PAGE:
Saturday, October 3, 2009

Kids Corner

(Olive Press/Phoenicia Times September 10, 2009)

One day I went to school with a shirt with spaghetti straps. Someone in my class told me that I had to keep my coat on because shirt straps had to be “two fingers wide.” I don’t like this rule. There are so many cute shirts with straps that aren’t two fingers wide. I also don’t know why they have this rule. I have heard some schools have really strict dress codes, like you have to wear uniforms. I would hate that. It’s like the school is trying to make kids their minions, making them all the same. I just got new school clothes. They’re not even close to uniform (except one skirt I have is plaid). When I put on clothes, it’s a way to express feelings. When I’m sad I can wear blue, when I’m tense I can wear black, and if I’m excited or confident I wear things that make me look sharp, like fun and funky patterns and colors. One time I wore a tie to school and two boys said to me, “why are you wearing a tie? Ties are for boys.” I told them, “clothes have no gender,” because that’s how I feel about it. What I really wanted to make my wardrobe pop this year was a sailor shirt. Unfortunately, sailor shirts aren’t in the stores right now so I’m still looking. My teacher from last year, Ms. Warren, has very organized fashion—she always looks clean and put together, like she knows what she is doing even if it’s not what I would wear. I don’t feel comfortable in shrugs, but I saw Danielle wearing one last year and she set a trend because she looked so cool. I can appreciate the way other people express themselves through fashion. I heard someone say, “fashion is pain.” I think this means HIGH HEEL SHOES. I do not like these kinds of shoes, but what’s funny is I don’t think there’s any dress code about them. How about telling me what your fashion sense is.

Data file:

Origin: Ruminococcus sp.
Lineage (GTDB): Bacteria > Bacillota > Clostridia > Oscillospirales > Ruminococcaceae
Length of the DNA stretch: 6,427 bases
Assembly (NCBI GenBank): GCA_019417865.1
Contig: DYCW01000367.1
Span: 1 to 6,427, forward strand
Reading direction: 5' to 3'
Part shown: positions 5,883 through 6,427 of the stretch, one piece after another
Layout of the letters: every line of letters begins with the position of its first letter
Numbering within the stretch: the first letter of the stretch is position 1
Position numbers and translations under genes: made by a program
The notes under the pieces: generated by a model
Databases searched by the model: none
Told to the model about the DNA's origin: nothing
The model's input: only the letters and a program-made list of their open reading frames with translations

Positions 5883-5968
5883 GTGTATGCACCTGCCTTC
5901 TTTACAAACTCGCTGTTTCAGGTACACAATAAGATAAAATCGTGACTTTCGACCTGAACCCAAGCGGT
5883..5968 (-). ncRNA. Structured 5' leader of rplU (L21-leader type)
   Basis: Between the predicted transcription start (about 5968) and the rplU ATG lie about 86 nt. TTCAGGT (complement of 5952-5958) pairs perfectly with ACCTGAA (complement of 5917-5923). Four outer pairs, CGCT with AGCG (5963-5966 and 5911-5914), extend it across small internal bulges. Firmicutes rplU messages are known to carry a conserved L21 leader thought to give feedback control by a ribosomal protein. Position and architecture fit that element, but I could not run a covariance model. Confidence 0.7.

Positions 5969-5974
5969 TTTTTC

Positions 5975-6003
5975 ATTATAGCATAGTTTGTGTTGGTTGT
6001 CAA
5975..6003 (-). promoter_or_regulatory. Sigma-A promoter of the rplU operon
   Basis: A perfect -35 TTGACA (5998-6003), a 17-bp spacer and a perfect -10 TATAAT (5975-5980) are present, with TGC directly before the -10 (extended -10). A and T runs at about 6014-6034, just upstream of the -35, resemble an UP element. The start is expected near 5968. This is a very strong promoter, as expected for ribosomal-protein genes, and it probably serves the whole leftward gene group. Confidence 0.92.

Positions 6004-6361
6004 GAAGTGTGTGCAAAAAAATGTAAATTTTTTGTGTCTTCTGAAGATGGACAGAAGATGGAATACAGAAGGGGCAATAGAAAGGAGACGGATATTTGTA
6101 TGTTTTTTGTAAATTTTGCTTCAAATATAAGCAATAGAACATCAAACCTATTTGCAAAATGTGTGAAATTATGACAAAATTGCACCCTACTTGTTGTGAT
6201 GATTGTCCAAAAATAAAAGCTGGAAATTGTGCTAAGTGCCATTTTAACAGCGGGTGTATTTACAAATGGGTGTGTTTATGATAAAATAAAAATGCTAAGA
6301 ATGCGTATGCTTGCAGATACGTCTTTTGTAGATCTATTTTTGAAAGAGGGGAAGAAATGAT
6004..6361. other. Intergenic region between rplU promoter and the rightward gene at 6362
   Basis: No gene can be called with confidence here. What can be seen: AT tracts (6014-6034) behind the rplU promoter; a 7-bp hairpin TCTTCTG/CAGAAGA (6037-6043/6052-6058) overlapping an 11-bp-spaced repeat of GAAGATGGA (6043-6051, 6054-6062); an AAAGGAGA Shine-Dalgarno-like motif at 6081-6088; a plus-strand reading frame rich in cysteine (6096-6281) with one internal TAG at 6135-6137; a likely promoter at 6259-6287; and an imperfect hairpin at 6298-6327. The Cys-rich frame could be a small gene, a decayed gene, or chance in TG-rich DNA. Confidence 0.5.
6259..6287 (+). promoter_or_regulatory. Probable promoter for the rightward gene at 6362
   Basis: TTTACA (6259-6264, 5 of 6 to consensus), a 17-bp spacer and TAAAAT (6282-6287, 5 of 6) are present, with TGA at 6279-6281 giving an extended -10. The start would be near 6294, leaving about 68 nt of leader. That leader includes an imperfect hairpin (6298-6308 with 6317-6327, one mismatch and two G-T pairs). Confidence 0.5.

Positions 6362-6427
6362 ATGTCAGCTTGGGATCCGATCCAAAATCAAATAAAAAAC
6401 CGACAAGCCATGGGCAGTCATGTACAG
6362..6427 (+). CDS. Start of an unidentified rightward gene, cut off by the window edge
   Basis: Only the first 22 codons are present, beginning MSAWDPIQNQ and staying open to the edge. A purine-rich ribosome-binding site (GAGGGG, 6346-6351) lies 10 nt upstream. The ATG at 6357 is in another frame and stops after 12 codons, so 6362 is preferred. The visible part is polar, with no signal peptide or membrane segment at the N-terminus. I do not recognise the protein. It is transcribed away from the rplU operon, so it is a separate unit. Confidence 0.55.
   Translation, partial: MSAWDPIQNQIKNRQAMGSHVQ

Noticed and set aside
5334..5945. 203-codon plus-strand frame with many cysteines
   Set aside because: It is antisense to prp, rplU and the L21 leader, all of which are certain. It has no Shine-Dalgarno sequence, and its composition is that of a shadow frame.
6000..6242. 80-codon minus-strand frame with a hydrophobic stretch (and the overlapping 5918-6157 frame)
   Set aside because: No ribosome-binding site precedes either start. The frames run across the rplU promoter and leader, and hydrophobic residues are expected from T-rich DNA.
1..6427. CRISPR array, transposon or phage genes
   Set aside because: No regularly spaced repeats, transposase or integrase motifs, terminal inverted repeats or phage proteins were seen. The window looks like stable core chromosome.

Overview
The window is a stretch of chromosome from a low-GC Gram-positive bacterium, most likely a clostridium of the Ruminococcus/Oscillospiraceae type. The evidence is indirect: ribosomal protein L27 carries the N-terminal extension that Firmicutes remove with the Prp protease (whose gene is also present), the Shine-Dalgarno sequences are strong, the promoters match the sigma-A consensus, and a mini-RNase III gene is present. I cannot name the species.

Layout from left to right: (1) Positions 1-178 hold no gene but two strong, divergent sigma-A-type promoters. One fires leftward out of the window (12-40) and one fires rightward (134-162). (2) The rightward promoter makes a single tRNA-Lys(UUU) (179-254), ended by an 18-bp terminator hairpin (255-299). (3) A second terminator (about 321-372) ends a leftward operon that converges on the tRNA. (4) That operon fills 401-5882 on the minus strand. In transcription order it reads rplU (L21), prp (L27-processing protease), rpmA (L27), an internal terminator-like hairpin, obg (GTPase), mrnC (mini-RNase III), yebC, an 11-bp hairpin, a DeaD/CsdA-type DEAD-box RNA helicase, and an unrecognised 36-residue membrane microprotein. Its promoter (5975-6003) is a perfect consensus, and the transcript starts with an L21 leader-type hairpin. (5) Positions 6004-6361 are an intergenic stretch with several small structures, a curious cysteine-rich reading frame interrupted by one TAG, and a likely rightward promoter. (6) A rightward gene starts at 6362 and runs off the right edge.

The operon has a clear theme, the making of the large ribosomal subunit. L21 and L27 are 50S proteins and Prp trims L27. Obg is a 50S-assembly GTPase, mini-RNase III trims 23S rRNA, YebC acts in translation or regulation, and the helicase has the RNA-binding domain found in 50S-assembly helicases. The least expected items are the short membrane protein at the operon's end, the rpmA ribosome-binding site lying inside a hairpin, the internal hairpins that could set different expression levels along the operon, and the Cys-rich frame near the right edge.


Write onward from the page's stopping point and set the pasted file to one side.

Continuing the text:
1. Cally,
    Boy, could we sit down and have a LONG conversation! I was the same exact way in school, back the in OLD days......and still am. I had to wear uniform skirts, so my only form of self expression was my choice of shirt/jacket/shoes/tights/etc.....I, too used to wear ties alot,in the 7th grade, with old men's vests from the thrift store. It was my "Diane Keaton" look. I got all kinds of crap for that. And, once in high school, I wore a purple paratrooper suit with white gogo boots with a man's suit coat. I got sent to the office.....I was accused of basically crossdressing, wanting to be a man( It was a SUPER religious school).
    I just wanted to be a punk rocker, that's all. Be myself. And, that's why I always let my son wear pretty much what he wants to wear. He's autistic and unique. I don't let his autism be his defining quality. He's way too interesting for that. He's funny and funky and likes things that don't fit into someone else's tidy definition of normal, whatever that is.
    So,Cally, keep on keeping on. You rock! Your whole family rocks....Tell your mom I love her. Can't wait to meet you one day.
    Marci Rasbury

  2. Hi Cally,
    In Australia all the kids wear uniforms. It is something you get used to. I don't like the lack of individuality, but I do like that there is no fuss about what to wear in the morning.

    At the elementary school the kids are even encouraged to have the same backpacks! How Bronte can tell her bag from the 25 others in her class beats me.

    On "free dress day" the kids pay $2 to a charity for the priviledge of dressing as they please, as long as it adheres to sun safety rules. No spaghetti straps and shoulders must be covered to protect from the sun. Closed in shoes, no sandals. The sun is very strong here and a hat is a must.

    Hope you find your sailor shirt.


  3. I was accused of basically crossdressing, wanting to be a man

    Work From Home india